... feminist, atheist, autistic academic and historic narrowboater ...
Likes snooker, beer, tea, rivets and solitude, and is strangely fascinated by the cinema organ.
And there might be something about railways.

Monday 16 May 2011


We had a short but very productive weekend in Braunston. I chronicled every stage in photographs - and then left the camera on the boat. So instead we have a grand total of the three photos which I took with my phone.

We are in Braunston to get some woodwork done. Gunnels, handrails, front cants, and back end beam, I think the total will be. We arrived on Friday and set about removing the old wood from the foredeck - there were already cants in place, plus the breast piece that had bees nesting in it, and handrails which were so rotten the rain was running through them; the back end beam we removed last year as it was totally rotten, and the gunnels have always been conspicuous by their absence. Naturally we (especially Jim; que sera sera being my middle name, ha) were concerned as to what lacework, rust etc we might find beneath - the answer was none; all the steel was very sound. Hurrah!

Jim had come armed to lever ('horse' in his terminology) off the wood but with the exception of the breastpiece even that proved too sound and I was afraid of damaging the steel if we were too violent. So we got the ladder and lowered it through the foredeck hatch, and Jim lowered himself down it. I wish I had that photo. He set about the nuts holding the wood on without much hope, but found them to have been greased on installation forty-odd years ago, and with the exception of one, whose bolt was turning in a rotten bit of wood, they all undid. Better still, one of the cants is made of some sort of hardwood that was still in excellent condition, and with a little reshaping, will be reused.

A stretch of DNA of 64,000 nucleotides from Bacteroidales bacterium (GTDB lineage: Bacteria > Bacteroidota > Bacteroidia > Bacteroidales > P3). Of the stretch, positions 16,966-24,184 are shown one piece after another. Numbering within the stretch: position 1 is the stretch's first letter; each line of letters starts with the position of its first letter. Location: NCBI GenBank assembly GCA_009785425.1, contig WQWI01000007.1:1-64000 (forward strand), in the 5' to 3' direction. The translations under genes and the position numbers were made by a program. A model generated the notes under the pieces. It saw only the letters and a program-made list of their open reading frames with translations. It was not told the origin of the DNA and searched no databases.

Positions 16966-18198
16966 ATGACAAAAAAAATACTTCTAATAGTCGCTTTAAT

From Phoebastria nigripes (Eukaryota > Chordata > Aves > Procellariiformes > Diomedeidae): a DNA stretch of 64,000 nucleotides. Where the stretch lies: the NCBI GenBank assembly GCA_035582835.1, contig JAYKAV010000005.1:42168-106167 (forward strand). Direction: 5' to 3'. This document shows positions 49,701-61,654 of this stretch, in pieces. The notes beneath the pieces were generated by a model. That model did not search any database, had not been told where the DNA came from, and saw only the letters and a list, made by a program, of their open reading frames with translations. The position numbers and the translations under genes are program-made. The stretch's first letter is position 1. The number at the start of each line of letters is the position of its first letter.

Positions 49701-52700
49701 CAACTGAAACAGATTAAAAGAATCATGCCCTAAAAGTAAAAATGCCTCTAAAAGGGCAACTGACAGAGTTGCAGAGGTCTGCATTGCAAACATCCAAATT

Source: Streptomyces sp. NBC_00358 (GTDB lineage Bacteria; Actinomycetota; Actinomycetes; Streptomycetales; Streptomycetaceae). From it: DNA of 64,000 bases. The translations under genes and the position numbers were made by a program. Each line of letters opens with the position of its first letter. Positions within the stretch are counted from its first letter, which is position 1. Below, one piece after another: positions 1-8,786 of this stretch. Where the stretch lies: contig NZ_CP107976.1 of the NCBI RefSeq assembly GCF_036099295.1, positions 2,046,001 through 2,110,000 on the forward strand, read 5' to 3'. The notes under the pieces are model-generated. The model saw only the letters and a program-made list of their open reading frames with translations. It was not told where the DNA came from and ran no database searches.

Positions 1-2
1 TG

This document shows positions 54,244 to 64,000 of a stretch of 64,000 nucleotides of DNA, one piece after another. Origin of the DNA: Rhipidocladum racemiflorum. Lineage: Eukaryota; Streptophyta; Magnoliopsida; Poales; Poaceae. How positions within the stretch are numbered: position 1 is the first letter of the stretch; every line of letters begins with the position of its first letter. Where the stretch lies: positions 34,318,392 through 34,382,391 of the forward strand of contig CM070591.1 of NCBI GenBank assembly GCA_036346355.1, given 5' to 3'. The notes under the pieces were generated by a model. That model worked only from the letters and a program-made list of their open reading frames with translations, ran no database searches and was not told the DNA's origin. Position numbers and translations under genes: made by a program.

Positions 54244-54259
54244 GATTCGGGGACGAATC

On Saturday morning we set about swapping places with Betelgeuse, and I did a lovely bit of winding round the turn, which no one saw, and then cocked up getting onto the mooring, which everyone saw. Thenceforth the weekend was one of quiet industry in which thinbgs happened without you actually seeing anything move. By lunchtime on Sunday, when rain stopped play, the new block for the deck lid hinges was not only made but in place; the back end beam was made and temporarily bolted down to try to get it into the habit of bending before being taken off again for a bit of a helping hand;

the handrails, complete with a drip at last over the starboard engine room doors, were made, and on Jims part, all the old wood was removed and the steel beneath cleaned and painted.

Today the oak for the gunnels is being ordered; the handrails might have been fitted in our absence if the rain eased off, and a nice piece being selected for the new cant. We return a week on Thursday to continue the job. Very very impressed so far.


  1. exciting stuff, and yet all I have are nosy questions... ;-)

    what kind of wood are you using for handrails etc, and how the handrails themselves held on - bolted through the roof?


  2. I settled on oak in the end, and yes, the handrails are bolted through. The bolt heads will be recessed and plugged with oak plugs. The bolts on the gunnels won't be plugged (too expensive!) but will either be flush or recessed and filled over with resin. One difference is that the handrails will be painted to a nice finish while the gunnels will be more crudely blacked or possibly even creosoted.